Chevron to increase US presence with $7.6 billion PDC Energy purchase

  • The agreement increases Chevron production by 240,000 barrels per day
  • Company to increase investment prospects for purchase
  • Chevron shares fall 1%, PDC Energy gains 8%

May 22 (Reuters) – Chevron Corp ( CVX.N ) said on Monday it is expanding its U.S. oil and gas footprint by buying shale producer PDC Energy Inc ( PDCE.O ) in a $7.6 billion stock-and-debt deal .

For Chevron, the second-largest US oil company, the deal will boost production, capital spending and cash flow in the US amid geopolitical tensions following Russia’s invasion of Ukraine last year.

The deal values ​​Denver-based PDC at $72 a share, about a 14% premium to the 10-day average ending Friday. It is expected to close by the end of the year, the companies said.

“It’s a strong investment in our business in the United States,” CEO Michael Wirth told Reuters in an interview.

The company and rivals were criticized last year by US President Joe Biden for not increasing production as fuel prices rose.

Analysts in recent months have questioned management’s ability to counter concerns that the company’s core U.S. shale properties are in decline after poor results in the Permian basin in West Texas and New Mexico last year.

“We expect these concerns about the Permian may linger,” said Biraj Borkhataria, research analyst at RBC Europe.

The acquisition will add 10% to Chevron’s reserves and increase capital spending and free cash flow by about $1 billion within a year of the deal closing.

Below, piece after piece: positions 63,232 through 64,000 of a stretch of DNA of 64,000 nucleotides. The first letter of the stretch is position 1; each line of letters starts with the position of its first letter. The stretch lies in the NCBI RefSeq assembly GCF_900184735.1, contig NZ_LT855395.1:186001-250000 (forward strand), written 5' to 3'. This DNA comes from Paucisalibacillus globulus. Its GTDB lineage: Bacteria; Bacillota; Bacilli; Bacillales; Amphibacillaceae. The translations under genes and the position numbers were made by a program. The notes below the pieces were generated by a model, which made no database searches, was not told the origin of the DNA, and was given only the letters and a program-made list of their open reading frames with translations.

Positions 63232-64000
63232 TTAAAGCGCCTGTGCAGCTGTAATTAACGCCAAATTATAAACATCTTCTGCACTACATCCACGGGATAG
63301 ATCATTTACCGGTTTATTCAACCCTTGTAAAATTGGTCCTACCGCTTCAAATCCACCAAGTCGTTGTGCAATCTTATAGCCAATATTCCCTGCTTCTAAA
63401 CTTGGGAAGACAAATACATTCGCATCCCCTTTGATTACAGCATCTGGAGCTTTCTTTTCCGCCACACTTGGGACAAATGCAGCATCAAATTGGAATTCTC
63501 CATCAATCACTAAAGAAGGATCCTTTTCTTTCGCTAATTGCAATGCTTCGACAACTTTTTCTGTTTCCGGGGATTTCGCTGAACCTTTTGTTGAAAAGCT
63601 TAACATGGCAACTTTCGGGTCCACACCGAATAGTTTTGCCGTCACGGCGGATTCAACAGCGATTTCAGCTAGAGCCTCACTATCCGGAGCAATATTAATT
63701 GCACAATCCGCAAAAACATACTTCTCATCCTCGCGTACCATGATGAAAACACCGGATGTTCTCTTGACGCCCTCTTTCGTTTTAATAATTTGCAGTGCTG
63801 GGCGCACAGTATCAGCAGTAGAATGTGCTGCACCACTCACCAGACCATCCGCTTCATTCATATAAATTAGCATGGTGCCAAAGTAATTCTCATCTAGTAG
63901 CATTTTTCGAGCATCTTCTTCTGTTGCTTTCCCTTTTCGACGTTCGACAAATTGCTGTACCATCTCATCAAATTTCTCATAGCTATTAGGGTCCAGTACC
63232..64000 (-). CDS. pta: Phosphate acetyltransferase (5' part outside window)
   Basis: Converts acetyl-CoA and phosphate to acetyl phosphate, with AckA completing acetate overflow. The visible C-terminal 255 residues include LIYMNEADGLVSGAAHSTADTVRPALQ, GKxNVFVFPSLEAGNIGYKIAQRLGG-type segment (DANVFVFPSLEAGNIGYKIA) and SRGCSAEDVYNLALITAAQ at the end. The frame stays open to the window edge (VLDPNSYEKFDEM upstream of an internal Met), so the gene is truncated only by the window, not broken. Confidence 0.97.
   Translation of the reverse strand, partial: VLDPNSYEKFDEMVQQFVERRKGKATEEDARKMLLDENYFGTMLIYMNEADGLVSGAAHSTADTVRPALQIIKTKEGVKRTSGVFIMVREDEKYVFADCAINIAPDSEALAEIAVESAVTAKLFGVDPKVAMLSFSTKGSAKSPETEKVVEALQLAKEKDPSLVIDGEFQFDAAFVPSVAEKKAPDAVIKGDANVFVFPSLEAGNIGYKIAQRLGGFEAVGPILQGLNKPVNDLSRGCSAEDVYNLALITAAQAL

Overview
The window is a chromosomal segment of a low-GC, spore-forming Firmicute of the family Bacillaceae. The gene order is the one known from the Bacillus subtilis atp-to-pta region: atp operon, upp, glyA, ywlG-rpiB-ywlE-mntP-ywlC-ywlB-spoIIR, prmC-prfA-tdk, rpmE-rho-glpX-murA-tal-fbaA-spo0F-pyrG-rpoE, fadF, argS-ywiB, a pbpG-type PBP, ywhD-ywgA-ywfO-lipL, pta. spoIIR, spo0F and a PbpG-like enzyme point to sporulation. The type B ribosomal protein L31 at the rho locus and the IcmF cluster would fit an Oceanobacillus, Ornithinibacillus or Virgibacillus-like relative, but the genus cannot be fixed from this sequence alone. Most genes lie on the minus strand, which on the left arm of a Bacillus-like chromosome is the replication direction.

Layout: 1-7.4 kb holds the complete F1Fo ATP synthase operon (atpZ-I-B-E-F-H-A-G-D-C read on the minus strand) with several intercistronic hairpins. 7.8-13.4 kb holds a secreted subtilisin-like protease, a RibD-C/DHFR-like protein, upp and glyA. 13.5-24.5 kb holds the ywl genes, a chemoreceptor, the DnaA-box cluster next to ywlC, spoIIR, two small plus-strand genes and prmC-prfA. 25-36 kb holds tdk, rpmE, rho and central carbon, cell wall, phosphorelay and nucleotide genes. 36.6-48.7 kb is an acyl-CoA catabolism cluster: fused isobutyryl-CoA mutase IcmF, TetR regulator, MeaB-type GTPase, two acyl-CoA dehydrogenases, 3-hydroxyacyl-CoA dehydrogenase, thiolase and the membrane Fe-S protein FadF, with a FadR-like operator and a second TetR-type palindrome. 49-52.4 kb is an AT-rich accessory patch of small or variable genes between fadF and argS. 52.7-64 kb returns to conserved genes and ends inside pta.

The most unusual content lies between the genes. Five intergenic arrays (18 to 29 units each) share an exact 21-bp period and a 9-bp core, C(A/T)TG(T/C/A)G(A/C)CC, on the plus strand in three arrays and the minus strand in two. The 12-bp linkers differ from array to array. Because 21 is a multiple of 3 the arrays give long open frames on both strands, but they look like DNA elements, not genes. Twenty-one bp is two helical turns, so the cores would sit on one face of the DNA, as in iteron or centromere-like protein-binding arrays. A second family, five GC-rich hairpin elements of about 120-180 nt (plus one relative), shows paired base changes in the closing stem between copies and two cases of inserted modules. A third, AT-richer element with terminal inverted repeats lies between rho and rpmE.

In morning trading, Chevron lost 1%, while PDC Energy rose 8%.

The acquisition will add 260,000 barrels of oil and gas production per day (boed) combined to Chevron’s production in the Permian and in the DJ Basin spanning Colorado and Wyoming.

The properties it is acquiring are “high-quality inventory,” said Andrew Dittmar, who specializes in M&A at researcher Enverus. The price values ​​the PDC at roughly the current rate of production, Dittmar said, describing the untapped reserves that come with it as “essentially free.”

Executives at San Ramon, Calif.-based Chevron have said since last year that the company was looking for U.S. acquisitions. The company has also recently flagged that it wanted to reduce its cash holdings in a way that would improve shareholder profitability.

“We are buying back shares at a rate of $17.5 billion per year,” Wirth said, adding that the shares exchanged for the properties represent less than two-quarters of share buybacks. “So we would buy back those shares very quickly.”

The company has been under pressure on Wall Street to show it can continue to expand production beyond 2027 at its key shale holdings in the Permian Basin in West Texas and New Mexico.

The deal will increase Chevron’s capital spending by about $1 billion per year, increasing the annual range to $14 billion to $16 billion through 2027, the company said.

The PDC Energy deal is Chevron’s second in three years to bring together operations in Colorado and Wyoming.

Chevron is one of the top producers in the Denver-Julesburg Basin following its acquisition of Noble Energy for $13 billion in 2020.

With the acquisition of PDC, Chevron will add 10% to its proven reserves at an estimated cost of less than $7 per barrel, the company said in a statement.

The oil major has cashed in from last year’s soaring crude prices and had $15.7 billion in cash and cash equivalents at the end of the first quarter, about three times what it needs for operating activities.

Reporting by Arunima Kumar in Bengaluru; Editing by Krishna Chandra Eluri

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